As Congress moves to enact a bill this week that would kill government subsidies for private student lenders, companies that relied on Uncle Sam must dramatically reposition themselves to stay competitive, observers said Monday.

The House passed a health-care reform package on Sunday that included a bill to end banks' involvement with the Federal Family Education Loan Program (FFELP) which made lenders the middle man for providing government-backed student loans. The Senate is expected to follow suit later this week.

The bill is likely to force lenders now participating in the federal program to shift to marketing loans to students not eligible for FFELP and toward a heavier reliance on loan servicing for income.

"Clearly, there are more kids going to school, unemployment outlook is high and tuition is still going up," said Teddy Downey, a policy analyst with Washington Research Group, a division of Concept Capital. "Eventually the government is not going to be able to fund increases in loans and grants as much because it's going to have fiscal restraints, and more people will turn to private lenders."

To be sure, the industry has not thrown in the towel and continues to press for changes to the legislation. The Senate this week plans to debate the reconciliation bill, which includes the student-lending reforms and the health-care overhaul changes passed by the House. Some observers said there may be an attempt to amend the House version by including an alternate industry proposal on student loans, which would allow lenders to receive fees for service.

Joan Dean, a counsel for the Consumers Bankers Association, said since enough lawmakers have lined up in support of health care that leaves room for focused debate on the student loan provisions in the Senate. "Health care has now passed, so if the Senate were to modify the reconciliation bill, … tweaking it somehow to preserve a more meaningful private-sector role, it would not kill health care," he said. "The sensitivity in the House was so great because any 'no' vote was seen as a vote against health care."

But Downey said that was unlikely. He said that any student loan modifications in the Senate would mean the House would have to vote again on the bill, potentially threatening other sections. (Unlike other legislation, reconciliation only requires the backing of a majority of senators, and that majority has already pledged its support.)

"Obviously there's a huge hurdle in getting that actually passed, the biggest being no Democratic senator in their right mind wants to make any changes to the bill to force the House to vote again on it," he said.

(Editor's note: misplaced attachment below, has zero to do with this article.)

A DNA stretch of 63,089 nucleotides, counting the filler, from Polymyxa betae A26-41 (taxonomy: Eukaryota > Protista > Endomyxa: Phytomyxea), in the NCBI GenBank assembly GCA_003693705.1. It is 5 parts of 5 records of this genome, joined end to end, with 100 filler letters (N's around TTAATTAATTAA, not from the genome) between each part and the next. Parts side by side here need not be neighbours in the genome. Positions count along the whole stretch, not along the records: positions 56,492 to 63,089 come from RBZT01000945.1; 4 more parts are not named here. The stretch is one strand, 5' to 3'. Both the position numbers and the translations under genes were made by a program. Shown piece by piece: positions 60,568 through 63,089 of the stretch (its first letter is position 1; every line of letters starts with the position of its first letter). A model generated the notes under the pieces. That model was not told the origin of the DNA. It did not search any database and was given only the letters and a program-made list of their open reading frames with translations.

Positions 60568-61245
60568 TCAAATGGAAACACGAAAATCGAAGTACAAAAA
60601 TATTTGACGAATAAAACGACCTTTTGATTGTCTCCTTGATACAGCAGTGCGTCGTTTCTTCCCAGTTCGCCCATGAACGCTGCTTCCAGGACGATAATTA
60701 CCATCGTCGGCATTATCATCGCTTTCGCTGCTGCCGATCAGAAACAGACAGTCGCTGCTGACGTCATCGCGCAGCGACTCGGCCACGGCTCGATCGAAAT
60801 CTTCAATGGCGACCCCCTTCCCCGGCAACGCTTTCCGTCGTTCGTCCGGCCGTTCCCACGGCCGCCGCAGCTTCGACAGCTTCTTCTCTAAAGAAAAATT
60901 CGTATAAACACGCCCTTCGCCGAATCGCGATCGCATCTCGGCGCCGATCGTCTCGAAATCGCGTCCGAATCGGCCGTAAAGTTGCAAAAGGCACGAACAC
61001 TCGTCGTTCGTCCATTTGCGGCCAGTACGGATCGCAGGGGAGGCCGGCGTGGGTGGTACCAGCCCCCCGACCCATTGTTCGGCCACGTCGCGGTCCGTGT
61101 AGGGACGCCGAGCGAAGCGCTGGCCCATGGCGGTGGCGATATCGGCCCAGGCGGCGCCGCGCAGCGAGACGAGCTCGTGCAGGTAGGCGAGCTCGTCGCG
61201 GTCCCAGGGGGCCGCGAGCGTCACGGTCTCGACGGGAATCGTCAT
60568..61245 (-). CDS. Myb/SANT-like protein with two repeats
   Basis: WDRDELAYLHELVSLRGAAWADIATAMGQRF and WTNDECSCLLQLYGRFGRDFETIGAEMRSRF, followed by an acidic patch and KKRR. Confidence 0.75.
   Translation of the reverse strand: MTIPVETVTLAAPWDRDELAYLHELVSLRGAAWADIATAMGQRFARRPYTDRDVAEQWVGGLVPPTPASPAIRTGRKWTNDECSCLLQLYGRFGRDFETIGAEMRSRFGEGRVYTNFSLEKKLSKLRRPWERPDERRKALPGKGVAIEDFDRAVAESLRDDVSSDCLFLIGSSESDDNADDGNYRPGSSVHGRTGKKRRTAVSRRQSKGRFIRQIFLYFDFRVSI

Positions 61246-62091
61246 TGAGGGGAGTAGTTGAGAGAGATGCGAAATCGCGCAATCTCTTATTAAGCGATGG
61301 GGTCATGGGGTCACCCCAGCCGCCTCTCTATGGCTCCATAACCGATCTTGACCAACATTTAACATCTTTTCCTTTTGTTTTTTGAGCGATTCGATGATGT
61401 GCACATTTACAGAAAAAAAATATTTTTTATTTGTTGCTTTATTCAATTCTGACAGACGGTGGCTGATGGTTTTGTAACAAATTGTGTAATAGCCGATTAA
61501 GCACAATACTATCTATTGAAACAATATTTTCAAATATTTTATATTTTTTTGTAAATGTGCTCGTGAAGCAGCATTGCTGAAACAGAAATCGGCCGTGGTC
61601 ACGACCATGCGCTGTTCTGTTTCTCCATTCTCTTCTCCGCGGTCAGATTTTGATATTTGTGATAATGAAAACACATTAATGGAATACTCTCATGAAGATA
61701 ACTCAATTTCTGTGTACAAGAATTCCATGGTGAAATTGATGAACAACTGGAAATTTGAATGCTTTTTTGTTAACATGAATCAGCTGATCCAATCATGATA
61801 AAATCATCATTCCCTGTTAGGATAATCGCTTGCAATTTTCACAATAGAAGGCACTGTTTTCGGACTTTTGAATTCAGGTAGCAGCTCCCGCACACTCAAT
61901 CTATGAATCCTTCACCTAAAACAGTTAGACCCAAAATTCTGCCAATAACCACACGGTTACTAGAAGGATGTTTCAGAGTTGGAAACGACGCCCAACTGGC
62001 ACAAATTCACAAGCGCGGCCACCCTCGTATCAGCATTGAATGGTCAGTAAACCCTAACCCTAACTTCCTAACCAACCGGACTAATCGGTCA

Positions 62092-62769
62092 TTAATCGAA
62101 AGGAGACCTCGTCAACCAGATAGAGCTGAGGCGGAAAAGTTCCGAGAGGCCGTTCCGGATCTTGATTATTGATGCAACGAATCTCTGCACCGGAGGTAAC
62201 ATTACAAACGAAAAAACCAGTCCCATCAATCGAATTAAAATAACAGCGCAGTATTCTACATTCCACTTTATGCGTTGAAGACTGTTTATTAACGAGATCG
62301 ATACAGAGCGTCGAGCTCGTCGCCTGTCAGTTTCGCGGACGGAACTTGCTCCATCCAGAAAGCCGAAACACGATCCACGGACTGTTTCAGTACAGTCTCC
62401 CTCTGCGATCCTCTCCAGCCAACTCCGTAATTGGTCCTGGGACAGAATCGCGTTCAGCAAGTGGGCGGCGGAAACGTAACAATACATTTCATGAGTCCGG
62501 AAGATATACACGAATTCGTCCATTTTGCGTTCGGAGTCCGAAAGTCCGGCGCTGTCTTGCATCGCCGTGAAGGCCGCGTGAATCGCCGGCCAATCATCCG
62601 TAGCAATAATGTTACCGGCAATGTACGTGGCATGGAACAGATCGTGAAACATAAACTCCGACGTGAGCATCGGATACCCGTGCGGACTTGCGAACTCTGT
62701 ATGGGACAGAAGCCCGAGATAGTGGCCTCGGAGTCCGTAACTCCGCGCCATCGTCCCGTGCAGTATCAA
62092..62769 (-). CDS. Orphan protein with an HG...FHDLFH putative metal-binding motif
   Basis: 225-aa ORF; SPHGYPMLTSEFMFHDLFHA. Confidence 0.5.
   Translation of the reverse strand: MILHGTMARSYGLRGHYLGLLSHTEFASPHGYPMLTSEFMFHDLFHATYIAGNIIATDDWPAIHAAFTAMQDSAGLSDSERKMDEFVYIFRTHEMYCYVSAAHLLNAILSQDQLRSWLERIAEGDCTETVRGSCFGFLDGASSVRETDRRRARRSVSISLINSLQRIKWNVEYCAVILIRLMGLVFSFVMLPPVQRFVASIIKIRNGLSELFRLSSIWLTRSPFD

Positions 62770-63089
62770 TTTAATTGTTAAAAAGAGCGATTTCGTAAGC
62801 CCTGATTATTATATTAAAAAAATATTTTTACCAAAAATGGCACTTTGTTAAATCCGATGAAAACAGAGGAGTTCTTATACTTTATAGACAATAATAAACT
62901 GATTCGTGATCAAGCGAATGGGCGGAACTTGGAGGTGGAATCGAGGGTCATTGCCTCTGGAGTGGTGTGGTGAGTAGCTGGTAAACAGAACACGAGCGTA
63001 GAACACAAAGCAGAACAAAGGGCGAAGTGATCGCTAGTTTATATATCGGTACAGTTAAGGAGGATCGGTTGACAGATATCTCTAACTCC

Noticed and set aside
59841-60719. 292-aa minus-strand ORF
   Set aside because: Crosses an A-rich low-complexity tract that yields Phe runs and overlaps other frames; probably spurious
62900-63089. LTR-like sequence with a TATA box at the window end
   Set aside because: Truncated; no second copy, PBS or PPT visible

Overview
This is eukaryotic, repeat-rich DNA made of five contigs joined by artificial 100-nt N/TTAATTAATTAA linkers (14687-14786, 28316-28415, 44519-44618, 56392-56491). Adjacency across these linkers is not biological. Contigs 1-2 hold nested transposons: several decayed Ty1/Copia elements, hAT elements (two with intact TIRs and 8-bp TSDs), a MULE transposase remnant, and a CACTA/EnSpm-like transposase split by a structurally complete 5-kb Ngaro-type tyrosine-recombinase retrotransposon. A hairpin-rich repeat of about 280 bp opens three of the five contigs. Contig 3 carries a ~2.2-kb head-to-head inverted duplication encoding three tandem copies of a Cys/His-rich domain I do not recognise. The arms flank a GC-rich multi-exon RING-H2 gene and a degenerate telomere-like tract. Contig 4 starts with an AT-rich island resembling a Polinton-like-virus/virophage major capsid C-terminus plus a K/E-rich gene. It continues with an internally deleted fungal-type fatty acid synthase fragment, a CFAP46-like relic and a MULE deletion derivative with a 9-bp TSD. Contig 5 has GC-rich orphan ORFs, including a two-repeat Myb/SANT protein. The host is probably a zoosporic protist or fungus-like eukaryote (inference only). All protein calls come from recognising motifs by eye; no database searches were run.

If the industry loses, lenders could begin focusing business on borrowers who would otherwise not be eligible for the FFELP loans, which generally offer more desirable rates.

"The lenders obviously won't be able to make federal loans, but they can continue to make private student loans, and it seems clear that there is remaining capacity there," said Mark Kantrowitz, the president of  MK Consulting and publisher of and "There are situations in which students are not eligible for federal student loans, and obviously private student loans are one of their main options at that point."

Kantrowitz said that the current bill has a silver lining for the industry in that it lacks a provision from a prior version that would have expanded spending on Perkins loans from $1.5 billion to $6 billion a year. Such an increase would have meant just another obstacle to private lenders.

"That $4.5 billion increase would have come out of private student loans," he said.

Exactly how many lenders will be affected by the bill remains unclear. The vast majority of loans in the program — 98% — are held by just 100 lenders.

But many banks "read the writing on the wall" when the Obama administration proposed cutting the subsidies last year, Dean said.

"The student loan industry is not monolithic," he said. "It's a combination of federal student loans and private nonfederal student loans. A large part of the industry will continue to implement revised business plans that are now focused on the private student loans."

Dean pointed out that the bill allows a select few student loan leaders such as Nelnet and Sallie Mae to keep existing contracts with the Department of Education to service federal loans, although further such contracts with private for-profit lenders are barred. He said that FFELP lenders would still get to keep loans in their portfolio originated before congressional action.

"The outstanding FFELP loans will remain outstanding, so you're not going to have a cliff where it goes from billions to nothing," he said.

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